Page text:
Their vile silence isn’t limited to the Gibbons situation. In Saudi Arabia, a gang-rape victim has been sentenced to 200 lashes and 6 months in prison. Why? Because when she was raped, she was violating Sharia law by being out with a man who was not a relative. Her sentence was actually increased when she dared to appeal her sentence.

What has NOW’s and the Feminist Majority’s response been to this obscene outrage? The same silence offered to Gillian Gibbons. Nothing, because God forbid we should be reminded that there is a disturbed enemy out there worth fighting, and God forbid that for one moment we should suggest that the United States might not be heinous imperialist the left casts us to be.

"Some animals are more equal than others." And it is only a "feminist" cause if it advances progressive politics.

Do you know why Tammy Bruce broke with NOW? Because after O.J. Simpson was arrested for murder, NOW was very quiet on the subject of abused women.

Oh, and I covered this subject in this entry.

Posted at 08:24 AM  

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Fri - November 30, 2007

Progressives on the internet discover the danger of the "thought crimes" bill

Well, liberals and progressives are discovering what libertarians already found out.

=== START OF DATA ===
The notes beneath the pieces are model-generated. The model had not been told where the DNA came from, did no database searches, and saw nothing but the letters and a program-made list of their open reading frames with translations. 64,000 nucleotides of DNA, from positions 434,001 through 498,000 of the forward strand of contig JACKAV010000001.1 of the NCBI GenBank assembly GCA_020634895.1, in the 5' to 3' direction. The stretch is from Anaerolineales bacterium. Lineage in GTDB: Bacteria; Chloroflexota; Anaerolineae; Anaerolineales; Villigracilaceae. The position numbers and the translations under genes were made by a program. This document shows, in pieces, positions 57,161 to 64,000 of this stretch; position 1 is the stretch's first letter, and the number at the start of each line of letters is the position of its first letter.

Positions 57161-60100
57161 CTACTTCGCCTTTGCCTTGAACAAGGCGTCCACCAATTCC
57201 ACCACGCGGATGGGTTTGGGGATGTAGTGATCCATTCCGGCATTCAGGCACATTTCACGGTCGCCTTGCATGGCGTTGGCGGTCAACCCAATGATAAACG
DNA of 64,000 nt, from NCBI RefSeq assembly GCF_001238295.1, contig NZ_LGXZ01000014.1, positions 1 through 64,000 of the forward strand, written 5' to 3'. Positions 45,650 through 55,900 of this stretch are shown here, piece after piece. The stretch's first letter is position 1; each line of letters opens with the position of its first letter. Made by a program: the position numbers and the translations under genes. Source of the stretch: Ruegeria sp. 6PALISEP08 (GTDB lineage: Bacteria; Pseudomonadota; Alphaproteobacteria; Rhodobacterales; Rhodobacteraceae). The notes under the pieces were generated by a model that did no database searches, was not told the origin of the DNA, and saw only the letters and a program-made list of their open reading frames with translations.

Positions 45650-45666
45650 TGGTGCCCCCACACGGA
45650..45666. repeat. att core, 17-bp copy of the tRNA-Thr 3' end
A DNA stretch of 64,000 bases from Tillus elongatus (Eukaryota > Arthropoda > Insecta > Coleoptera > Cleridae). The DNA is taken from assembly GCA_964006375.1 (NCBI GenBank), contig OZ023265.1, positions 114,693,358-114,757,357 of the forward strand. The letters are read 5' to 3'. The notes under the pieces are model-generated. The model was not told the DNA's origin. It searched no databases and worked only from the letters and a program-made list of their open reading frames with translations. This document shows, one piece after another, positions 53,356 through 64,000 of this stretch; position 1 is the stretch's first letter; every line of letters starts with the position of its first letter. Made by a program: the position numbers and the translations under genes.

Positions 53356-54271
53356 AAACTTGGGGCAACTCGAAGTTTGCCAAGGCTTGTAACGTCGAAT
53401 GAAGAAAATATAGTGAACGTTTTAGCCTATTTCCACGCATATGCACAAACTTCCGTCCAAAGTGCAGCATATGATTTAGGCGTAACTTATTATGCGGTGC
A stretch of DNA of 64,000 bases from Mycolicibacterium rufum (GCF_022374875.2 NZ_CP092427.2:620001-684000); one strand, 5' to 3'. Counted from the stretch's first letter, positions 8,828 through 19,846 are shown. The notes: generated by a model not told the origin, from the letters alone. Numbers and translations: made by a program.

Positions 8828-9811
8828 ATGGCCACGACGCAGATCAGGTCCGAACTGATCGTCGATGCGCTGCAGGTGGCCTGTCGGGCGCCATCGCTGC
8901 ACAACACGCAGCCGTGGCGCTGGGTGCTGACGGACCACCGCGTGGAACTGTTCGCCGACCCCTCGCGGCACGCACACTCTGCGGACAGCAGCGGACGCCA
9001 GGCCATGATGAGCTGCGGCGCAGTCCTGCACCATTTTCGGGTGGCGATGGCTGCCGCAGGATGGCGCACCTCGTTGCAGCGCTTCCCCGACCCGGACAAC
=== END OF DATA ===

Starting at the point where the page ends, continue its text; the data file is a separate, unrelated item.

I mentioned the libertarian article very briefly here.

This is frightening, and not just because of who "thought crime" legislation might be used against first. Checking the text of the bill, you'll notice that there is much more spent on the salary and retirement benefits of the commissioners then putting limits on what the commission can and can not investigate.

In fact, there don't appear to be any limits on the scope of the commission and what it can investigate.

Translation, once this ill-begotten monstrosity is signed into law, thought crime is literally whatever the commission says it is. And that can change overnight.

Right now, the concern is how the Bush Administration would use the law. But I have heard Democrats say that Republicans and independents should not be allowed to vote. And I remember the Clinton Administration and how it used Federal agencies to harass it's political enemies.